Peak oil in Pennsylvania

Here I pass along a few items on the early history of the oil industry that I found interesting.

The first commercial oil well was completed in Pennsylvania in 1859 under the supervision of Colonel Edwin Drake. Williamson and Daum’s The American Petroleum Industry: The age of illumination, 1859-1899, p. 75 have this colorful description of how Drake earned his colonel’s eagle:

Following [Pennsylvania Rock Oil Company President James] Townsend’s instructions literally, Drake’s first act on arriving in Titusville [PA] brought him what was probably the cheapest, if not the most spurious, colonelcy ever acquired outside the state of Kentucky. Alert to the promotional value of a little showmanship to impress the local citizenry, Townsend had mailed the legal documents ahead to “Colonel” E.L. Drake in care of Brewer, Watson & Company… When Drake called for his mail, he found the townsfolk already interested in and receptive to the great man affairs in their midst, and himself adorned with a new title that would remain with him for life.

Aided by more than a little luck, the colonel did strike oil, and the boom was on. For two decades the state of Pennsylvania was to be the world’s main producer of crude oil. Although production rates from the initial wells on Oil Creek dropped off quickly as the oil was taken out, these were more than replaced by other sources within the state. For example, in 1865, Pithole City, PA became a phenomenal boom town, accounting for a third of the 2.5 million barrels produced in the world that year, only to turn into a ghost town as production rates fell substantially by 1868.

Source: The Oil Well Driller, Charles Whiteshot (1905).

Pennsylvanian production continued to increase as ever-more-productive new fields within the state were developed, reaching almost 32 million barrels in 1891. But I was interested to learn that, despite amazing improvements in technology since the nineteenth century, that was the highest annual production rate that Pennsylvania would ever achieve.

Pennsylvania crude oil production, 1859-1990, in millions of barrels per year. Source:
Michael Caplinger (1997).

Here’s an update to the above graph with more recent data. The price increases of the 1970s and 2000s were sufficient to stimulate some increases in Pennsylvanian production. But note that the two graphs here are drawn on the same scale– we’re still under 4 million barrels per year, less than 1/8 of what the sturdy Pennsylvanians of 1891 were able to accomplish. And in 1891, by the way, oil sold for 67 cents a barrel, which corresponds to about $16 in 2009 dollars.

Pennsylvania crude oil production, 1981-2009, in millions of barrels per year. Data source:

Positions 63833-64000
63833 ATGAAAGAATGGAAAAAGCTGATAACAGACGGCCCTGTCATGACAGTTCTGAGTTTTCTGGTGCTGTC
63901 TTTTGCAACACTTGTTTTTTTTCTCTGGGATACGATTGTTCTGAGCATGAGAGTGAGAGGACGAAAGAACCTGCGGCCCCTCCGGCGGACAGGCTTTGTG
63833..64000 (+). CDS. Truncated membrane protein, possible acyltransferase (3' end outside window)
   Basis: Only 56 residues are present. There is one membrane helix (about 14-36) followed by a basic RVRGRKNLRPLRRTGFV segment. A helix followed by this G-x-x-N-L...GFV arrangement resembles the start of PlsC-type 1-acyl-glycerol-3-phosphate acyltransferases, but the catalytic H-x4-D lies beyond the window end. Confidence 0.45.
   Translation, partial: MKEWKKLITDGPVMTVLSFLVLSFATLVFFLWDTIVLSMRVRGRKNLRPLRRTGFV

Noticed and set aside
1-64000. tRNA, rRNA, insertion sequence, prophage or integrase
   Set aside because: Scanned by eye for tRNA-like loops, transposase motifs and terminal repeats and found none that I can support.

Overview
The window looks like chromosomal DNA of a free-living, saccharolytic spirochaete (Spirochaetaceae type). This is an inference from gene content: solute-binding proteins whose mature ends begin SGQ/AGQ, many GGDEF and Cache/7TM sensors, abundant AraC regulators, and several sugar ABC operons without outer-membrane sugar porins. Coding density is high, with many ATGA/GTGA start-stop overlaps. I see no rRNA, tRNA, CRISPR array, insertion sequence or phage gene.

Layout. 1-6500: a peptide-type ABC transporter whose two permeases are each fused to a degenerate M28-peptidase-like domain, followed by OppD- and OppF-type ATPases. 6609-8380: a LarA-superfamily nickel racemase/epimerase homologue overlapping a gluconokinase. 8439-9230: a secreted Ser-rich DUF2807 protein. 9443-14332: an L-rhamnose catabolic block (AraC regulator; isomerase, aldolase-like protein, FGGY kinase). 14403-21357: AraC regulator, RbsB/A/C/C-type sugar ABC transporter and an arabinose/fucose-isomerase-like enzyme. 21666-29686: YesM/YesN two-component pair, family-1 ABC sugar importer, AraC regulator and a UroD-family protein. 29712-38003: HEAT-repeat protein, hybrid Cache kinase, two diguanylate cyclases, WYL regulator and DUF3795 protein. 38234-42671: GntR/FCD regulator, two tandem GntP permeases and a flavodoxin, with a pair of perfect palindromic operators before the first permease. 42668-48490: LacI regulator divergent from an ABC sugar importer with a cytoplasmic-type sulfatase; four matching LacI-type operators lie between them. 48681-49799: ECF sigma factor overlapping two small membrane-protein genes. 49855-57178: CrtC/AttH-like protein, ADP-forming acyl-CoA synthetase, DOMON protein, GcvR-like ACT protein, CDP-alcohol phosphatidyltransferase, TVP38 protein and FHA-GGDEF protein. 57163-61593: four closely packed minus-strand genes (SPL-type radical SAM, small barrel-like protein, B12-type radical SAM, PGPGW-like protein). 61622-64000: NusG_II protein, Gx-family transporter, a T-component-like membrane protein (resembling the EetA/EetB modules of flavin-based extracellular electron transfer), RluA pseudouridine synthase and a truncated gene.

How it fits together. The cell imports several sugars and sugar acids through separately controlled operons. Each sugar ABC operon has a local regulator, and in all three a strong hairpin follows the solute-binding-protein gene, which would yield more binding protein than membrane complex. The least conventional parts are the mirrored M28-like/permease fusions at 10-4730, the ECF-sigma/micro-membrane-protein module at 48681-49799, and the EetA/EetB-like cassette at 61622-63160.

33 thoughts on “Peak oil in Pennsylvania

  1. Steven Kopits

    Pennsylvania was convenient, but not really a great oil resource, with max production, as I read the graph, of about 85,000 bpd. North Dakota’s Bakken will increase shale oil production by about as much in 2010.
    Of course, the Bakken, while helping to revive US crude oil ouput modestly, is not that much in total US production of 5.5 million bpd either.

  2. Steven Kopits

    I had lunch with Uncle George today. He managed to make the pages of The Economist this week: “Has Orban Over-Reached?
    The story is about political events in Hungary, notably the government’s attempt to terminate Hungary’s independent budget watchdog, the Fiscal Council.
    When my uncle founded the Fiscal Council, established by legislation under a Socialist government a couple of years ago, we discussed approaches. He, a dyed-in-the-wool macroeconomist, was looking for independence and transparency to facilitate accountability and fiscal responsibility.
    I believed then, as I believe now, that aligning incentives matters more–a notion he resisted at the time, as there is neither precedent (except, as always, Singapore) nor an accepted theoretical basis for doing so. Notwithstanding, the Fiscal Council, having fallen afoul of the current conservative government, is being de-funded; the Supreme Court has been emasculated; and private pensions are being seized in all but name. Transparency has come up short and civil society in Hungary looks to be unwinding.
    If we want progress, in my opinion, economists have to become comfortable with the notion that aligning incentives matter, and to do that, in my opinion, you need to understand and apply the three ideology model.

  3. jonathan

    On a single block in Cleveland later in the 19th Century lived the richest men in the US: John D. Rockefeller, Henry Flagler and some of the other principals of Standard Oil. Their wealth was greater by far than any others. All on one block in Cleveland. Cleveland.

  4. Lyle

    In Titan a biography of John D. it is pointed out in the 1880s some of his associates wanted to diversify as oil was about to run out because they thought NW Pennsylvania was the only place oil occured. John D. thought otherwise, and then came the discoveries near Lima Oh, all be it it took some new refining techniques to get the sulfur out of the lamp kerosene.
    So peak oil folks have been pushing the meme since about 20 years after Drake.

  5. Bruce Wilder

    Andrew Carnegie, age 29 or 30, made a $40,000 investment in oil works at the Story Farm, on Oil Creek, in 1864, an investment, which yielded more than $1,000,000 in dividends in the first year.

  6. eric